I saw a compelling advert the other evening at the cinema. It’s the story of the Three Little Pigs. This story however, is told against the glare of the continuing social media conversation going on around us.
Have a look at the Guardian video…
Makes you think doesn’t it?
It raises a few questions for how journalists use social media to get information on stories – and how the voice of the people have the power to influence the way that large organisations work.
Twitter highlighted the feelings of the people about Tesco employing job seekers in ‘slave labour claims’. The Arab spring in Egypt used Facebook to rally and mobilise ordinary people. YouTube shows examples of atrocities directed towards local citizens in Syria.
Information and images, not normally visible to us, are now shared in the world arena and giving journalists extra context to write their stories.
But does it make journalism more ‘open’? Does it make it more compelling?
For me it’s all about choice. Choice of what information to take in and which to discard.
- Extra information allows me to weed through the trash, rumours and speculation (remember the announcement of Obama’s death last year?). I can get the sentiment of the story, find out whether the information I have is an isolated outburst, or a more general change in perception.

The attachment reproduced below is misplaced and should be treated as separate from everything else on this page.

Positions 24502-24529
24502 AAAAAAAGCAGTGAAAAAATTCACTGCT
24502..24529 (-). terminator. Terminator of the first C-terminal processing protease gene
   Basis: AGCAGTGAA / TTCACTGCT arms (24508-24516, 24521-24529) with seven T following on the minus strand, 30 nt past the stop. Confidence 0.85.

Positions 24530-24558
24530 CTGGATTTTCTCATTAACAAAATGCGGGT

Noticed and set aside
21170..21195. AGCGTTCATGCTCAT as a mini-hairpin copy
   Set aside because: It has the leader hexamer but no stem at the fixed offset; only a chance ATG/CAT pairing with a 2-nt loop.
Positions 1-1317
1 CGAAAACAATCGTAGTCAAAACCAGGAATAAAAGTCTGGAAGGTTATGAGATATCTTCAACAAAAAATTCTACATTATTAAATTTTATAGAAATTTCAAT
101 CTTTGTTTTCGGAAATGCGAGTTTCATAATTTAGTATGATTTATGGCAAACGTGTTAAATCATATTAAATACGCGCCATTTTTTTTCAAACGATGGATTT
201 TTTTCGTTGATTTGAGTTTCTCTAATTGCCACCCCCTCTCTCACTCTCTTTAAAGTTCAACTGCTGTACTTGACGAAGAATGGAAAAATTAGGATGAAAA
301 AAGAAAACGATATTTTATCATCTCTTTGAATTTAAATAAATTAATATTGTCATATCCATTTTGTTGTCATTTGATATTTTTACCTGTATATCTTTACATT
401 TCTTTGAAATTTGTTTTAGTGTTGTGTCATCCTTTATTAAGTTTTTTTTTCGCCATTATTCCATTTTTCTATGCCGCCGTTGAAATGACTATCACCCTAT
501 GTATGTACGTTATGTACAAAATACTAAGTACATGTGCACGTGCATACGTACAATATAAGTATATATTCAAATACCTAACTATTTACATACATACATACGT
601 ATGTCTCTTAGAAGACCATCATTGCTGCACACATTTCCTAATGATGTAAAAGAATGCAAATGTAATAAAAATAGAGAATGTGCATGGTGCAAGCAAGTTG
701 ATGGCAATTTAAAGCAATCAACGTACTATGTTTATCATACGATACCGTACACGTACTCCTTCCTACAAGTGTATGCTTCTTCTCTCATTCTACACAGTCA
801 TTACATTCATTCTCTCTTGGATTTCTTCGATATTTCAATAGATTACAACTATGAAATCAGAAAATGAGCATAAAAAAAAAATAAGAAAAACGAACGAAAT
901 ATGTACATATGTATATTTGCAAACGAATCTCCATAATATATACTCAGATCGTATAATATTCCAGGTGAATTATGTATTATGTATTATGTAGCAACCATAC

- Citizen journalism is becoming more accurate. After all we all have a story to tell. We can be there as the story breaks. We have our devices, we can live blog and tweet as things happen. Our narrative helps to tell the story as it unfolds.
- Perhaps we might need to brush up on our narrative, tidy up a few grammar mistakes, sort out our spelling, but the story is there. We need to be accurate and careful about how we report news and be aware of just how far the story might reach.
Check that the information is accurate. Wait a few hours to talk about a story. If it’s fake, it will soon be exposed. You don’t need to be first to report the news, leave that for live TV
Step back and get a more balanced view. Don’t wade in with your opinions until you have considered all the facts. make a reasoned judgement, take some time to work our the pros and cons of the story.
By taking a high level view, you can often see the whole picture, analyse what is really going on, and offering your opinion.
You might go against the public outcry. You might be right.
With the full facts you can decide for yourself whether the wolf was really to blame for blowing the houses down – or did the social media hysteria around his huff and puff get the better of him…
This is a great video Guardian. Great for opening our eyes…
Eileen is a social business strategist, ZDNet columnist and author of Working The Crowd: Social Media Marketing for Business. Contact her to find out how she can help your business extend its reach.